I was reading a blog from a while back on the HBR Blog Network called “The Four Personas of the Next-Generation CIO.” It was amazing to stop and think about how much has changed since the blog was written a few years ago. While the issues for the CIO remain basically the same as in the blog, what the CIO role looks like today and where it’s headed appear to me to be very different.
The blog looks at four CIO personas where the “I” stands for infrastructure, integration, intelligence and innovation. Author Ray Wang says his research firm at the time was seeing different approaches one of which was the CIO updating their skillset so they could fill all roles. That’s what I see happening today. We’re starting to see businesses recognize that IT is one of their largest investments so the CIO is actually a chief “Investment” officer who needs to understand that the mechanical method of selecting and managing investments is not appropriate for today’s digital environment.
In this digitalized world, the environment is interconnected and agile so the business needs full visibility and financial intelligence across portfolios so that smarter investment decisions can be made in a shorter period of time. The CIO who is able to embrace digitalization and effectively manage the investments will have a strong future.
Of course, there are challenges. While business growth rests on its ability to invest, organizations simply don’t have the needed capacity – it’s being eroded by rising operational costs. CIOs are then asked to do more with less and they can’t do that with yesterday’s methods of managing IT.
In working with UMT360 customers, I find that organizations need the right capital planning tools to manage their investments. The tools must cover the entire lifecycle including opportunity generation, prioritization, resource optimization and tracking. They must be designed for today’s networked organizations moving at high speeds. There are 5 factors that the business can look at to see how well they’ll be able to manage their IT investments.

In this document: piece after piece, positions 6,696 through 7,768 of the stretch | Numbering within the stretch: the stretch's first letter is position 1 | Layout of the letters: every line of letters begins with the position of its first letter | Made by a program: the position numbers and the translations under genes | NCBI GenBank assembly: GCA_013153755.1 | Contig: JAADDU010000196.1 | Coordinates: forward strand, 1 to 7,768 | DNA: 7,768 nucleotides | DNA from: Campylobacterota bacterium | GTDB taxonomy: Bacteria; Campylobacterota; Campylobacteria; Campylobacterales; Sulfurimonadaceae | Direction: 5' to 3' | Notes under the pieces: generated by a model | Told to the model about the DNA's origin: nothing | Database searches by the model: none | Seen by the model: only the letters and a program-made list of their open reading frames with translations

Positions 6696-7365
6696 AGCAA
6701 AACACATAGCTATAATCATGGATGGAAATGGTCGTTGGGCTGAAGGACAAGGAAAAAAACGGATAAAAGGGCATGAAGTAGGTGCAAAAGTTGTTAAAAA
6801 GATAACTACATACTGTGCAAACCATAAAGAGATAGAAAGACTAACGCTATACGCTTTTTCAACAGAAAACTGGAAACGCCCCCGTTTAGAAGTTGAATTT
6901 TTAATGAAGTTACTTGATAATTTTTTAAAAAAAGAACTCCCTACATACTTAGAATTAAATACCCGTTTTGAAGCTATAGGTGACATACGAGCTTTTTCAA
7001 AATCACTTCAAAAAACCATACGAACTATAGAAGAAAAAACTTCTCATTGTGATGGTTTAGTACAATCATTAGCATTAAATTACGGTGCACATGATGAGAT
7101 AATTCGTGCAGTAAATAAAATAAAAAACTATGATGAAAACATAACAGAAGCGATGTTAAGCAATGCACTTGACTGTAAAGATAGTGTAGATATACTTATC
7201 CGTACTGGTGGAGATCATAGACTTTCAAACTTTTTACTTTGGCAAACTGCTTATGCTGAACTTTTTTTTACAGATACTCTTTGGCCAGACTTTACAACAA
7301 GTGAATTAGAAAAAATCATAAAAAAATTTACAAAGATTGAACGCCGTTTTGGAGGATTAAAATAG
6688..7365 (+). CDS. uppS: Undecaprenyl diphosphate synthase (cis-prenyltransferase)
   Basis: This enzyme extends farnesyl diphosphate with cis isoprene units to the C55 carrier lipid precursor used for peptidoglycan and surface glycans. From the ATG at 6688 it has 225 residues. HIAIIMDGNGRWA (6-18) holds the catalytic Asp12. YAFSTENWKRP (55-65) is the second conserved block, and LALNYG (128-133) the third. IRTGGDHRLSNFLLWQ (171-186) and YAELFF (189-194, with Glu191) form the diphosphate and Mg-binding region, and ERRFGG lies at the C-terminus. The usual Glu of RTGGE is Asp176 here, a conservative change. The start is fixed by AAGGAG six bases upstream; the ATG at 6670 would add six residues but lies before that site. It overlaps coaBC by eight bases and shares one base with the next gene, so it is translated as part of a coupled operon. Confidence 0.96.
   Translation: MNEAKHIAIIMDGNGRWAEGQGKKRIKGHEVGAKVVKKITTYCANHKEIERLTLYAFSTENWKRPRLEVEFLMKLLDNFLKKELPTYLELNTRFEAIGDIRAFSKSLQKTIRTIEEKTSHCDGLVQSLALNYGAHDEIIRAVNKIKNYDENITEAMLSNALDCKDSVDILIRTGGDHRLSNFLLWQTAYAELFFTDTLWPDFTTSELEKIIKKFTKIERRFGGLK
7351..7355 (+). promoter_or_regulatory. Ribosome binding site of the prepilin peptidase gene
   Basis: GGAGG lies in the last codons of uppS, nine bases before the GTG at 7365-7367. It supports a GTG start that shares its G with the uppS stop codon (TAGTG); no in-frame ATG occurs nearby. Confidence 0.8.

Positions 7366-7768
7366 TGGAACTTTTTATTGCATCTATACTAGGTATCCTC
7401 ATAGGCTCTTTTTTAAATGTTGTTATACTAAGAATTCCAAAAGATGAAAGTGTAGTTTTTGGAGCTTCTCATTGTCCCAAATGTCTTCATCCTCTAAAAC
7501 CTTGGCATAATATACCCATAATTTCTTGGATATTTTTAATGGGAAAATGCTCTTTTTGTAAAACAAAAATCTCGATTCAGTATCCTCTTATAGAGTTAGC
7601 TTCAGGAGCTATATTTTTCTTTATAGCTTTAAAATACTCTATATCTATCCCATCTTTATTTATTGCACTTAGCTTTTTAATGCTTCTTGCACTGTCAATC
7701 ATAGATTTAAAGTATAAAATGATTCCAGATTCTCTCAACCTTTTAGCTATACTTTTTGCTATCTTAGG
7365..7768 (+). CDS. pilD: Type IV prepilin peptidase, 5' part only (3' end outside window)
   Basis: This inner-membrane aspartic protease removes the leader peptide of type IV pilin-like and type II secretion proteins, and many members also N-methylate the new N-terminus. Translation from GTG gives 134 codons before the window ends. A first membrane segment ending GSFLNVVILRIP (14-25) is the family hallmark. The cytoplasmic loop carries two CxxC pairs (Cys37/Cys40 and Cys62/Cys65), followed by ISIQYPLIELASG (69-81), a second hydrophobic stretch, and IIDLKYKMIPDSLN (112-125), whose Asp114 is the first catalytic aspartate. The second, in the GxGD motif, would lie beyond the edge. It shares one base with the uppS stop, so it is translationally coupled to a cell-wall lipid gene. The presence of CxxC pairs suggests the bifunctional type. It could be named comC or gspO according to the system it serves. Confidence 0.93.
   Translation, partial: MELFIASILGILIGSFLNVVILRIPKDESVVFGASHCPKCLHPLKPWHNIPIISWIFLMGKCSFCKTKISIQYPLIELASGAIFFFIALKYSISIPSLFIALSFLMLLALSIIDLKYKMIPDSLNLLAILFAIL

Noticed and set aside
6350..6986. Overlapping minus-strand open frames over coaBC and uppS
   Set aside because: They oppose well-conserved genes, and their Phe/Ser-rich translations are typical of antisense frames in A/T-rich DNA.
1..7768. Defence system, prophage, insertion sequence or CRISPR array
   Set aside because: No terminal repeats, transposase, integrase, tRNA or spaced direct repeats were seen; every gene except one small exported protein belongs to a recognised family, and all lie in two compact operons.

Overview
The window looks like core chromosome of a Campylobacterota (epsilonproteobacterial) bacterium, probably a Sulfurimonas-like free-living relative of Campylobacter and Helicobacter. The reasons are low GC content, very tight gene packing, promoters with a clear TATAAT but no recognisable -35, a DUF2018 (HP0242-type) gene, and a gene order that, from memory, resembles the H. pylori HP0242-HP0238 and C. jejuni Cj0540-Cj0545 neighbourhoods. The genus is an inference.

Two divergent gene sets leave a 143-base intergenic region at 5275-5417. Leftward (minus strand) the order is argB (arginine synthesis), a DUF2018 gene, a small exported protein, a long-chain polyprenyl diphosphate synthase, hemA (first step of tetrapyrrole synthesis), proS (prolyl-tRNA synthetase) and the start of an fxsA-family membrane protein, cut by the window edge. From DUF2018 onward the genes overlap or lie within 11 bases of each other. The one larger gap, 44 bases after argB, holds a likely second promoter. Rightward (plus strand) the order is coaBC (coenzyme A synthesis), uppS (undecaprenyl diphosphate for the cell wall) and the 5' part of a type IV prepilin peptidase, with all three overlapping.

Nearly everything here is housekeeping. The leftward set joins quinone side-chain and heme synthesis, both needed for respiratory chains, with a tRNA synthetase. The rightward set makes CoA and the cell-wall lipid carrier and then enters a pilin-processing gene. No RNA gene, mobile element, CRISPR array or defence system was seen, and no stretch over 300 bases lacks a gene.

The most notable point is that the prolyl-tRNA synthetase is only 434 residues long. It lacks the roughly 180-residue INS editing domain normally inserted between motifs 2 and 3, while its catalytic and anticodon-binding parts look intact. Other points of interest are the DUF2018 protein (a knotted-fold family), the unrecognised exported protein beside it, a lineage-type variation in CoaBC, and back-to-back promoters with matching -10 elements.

- Integrated Investment System – Organizations cannot afford to make decisions in a silo-mode any more. You must understand the benefits of integrating all business and IT investment and operational aspects within one decision model.
- Financial Maturity – The business must have financial intelligence to make decisions. Inaccurate and stale financial information violates the integrity of the investments and impacts the ability to know the total cost of ownership and understand what drives the cost of IT.
- Agile Resource Allocation – The business and technology environment is constantly changing and gone are the days when looking at investments once a year is enough. Successful businesses are able to address changes and dynamically re-allocate resources to ensure stronger ROI.
- Enterprise-wide Transformation Roadmap – Failure to have an enterprise-wide transformation view not only violates the time integrity of the investment decisions but eliminates the ability to readjust the plans when things don’t go as expected. Lack of synchronization leads to disjointed investments that ignore the common time element.
- Product-based Management – Businesses need to look at projects not as discrete investments but releases that are part of a free flow of investments that improve the firm’s capabilities.
The CIO who has embraced digitalization and the opportunities it provides will be able to lead their organization’s digital revolution. This CIO, a Chief Investment Officer, is the driving force behind today’s new Enterprise Portfolio Management which meets the strategy imperative that all IT investments are systematized and integrated with the business.
How do you build a winning IT Investment Portfolio? Click here to view a recent complimentary UMT360 webinar which included steps CIO’s can take to do just that.